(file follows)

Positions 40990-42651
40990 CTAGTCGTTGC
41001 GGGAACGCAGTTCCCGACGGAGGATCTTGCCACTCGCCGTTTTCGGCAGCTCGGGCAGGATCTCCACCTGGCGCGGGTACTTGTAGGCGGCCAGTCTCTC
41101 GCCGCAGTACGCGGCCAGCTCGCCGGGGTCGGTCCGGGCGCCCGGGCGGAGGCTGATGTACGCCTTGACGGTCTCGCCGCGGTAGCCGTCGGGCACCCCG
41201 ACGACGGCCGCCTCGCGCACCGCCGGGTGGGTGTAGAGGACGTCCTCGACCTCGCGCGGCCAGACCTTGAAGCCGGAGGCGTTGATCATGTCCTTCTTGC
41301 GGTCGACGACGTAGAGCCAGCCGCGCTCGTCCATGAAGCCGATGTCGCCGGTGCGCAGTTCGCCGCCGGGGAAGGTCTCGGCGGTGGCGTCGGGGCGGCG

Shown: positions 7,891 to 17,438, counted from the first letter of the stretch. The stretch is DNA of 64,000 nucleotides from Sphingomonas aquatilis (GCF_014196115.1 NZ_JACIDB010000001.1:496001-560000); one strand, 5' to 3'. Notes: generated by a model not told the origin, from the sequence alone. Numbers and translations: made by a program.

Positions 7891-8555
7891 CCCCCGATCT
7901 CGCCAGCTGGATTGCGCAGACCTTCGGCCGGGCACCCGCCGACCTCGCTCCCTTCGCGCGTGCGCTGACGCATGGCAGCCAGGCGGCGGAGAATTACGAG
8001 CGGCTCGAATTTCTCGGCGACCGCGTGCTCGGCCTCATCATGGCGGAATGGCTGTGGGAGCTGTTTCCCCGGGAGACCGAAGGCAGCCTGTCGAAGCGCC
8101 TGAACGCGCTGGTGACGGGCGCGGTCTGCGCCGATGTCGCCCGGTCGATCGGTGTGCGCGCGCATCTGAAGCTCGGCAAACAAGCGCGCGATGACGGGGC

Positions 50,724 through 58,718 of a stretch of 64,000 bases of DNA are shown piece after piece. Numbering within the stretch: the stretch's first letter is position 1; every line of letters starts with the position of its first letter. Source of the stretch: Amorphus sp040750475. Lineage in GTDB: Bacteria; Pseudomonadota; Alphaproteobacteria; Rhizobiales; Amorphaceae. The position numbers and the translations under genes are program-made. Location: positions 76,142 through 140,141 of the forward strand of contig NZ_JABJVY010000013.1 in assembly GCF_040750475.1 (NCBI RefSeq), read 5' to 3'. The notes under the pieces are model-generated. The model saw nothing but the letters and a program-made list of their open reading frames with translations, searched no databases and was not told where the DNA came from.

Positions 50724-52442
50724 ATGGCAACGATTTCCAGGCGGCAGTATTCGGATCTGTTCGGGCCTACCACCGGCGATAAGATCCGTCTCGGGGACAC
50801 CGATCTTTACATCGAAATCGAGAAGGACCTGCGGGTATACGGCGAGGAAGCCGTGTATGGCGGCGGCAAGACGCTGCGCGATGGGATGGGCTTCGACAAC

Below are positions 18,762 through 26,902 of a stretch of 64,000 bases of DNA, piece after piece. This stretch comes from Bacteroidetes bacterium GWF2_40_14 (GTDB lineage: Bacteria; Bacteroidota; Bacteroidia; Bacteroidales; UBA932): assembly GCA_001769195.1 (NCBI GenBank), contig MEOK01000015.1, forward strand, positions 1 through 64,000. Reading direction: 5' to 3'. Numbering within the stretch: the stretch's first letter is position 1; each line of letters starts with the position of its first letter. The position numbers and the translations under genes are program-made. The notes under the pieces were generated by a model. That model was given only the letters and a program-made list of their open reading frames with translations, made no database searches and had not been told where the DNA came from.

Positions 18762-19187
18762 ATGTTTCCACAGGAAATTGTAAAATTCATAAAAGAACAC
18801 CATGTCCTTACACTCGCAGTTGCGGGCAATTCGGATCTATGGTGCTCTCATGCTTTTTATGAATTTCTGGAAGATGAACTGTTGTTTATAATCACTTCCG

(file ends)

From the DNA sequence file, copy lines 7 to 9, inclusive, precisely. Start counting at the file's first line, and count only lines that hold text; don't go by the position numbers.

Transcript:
Shown: positions 7,891 to 17,438, counted from the first letter of the stretch. The stretch is DNA of 64,000 nucleotides from Sphingomonas aquatilis (GCF_014196115.1 NZ_JACIDB010000001.1:496001-560000); one strand, 5' to 3'. Notes: generated by a model not told the origin, from the sequence alone. Numbers and translations: made by a program.

Positions 7891-8555
7891 CCCCCGATCT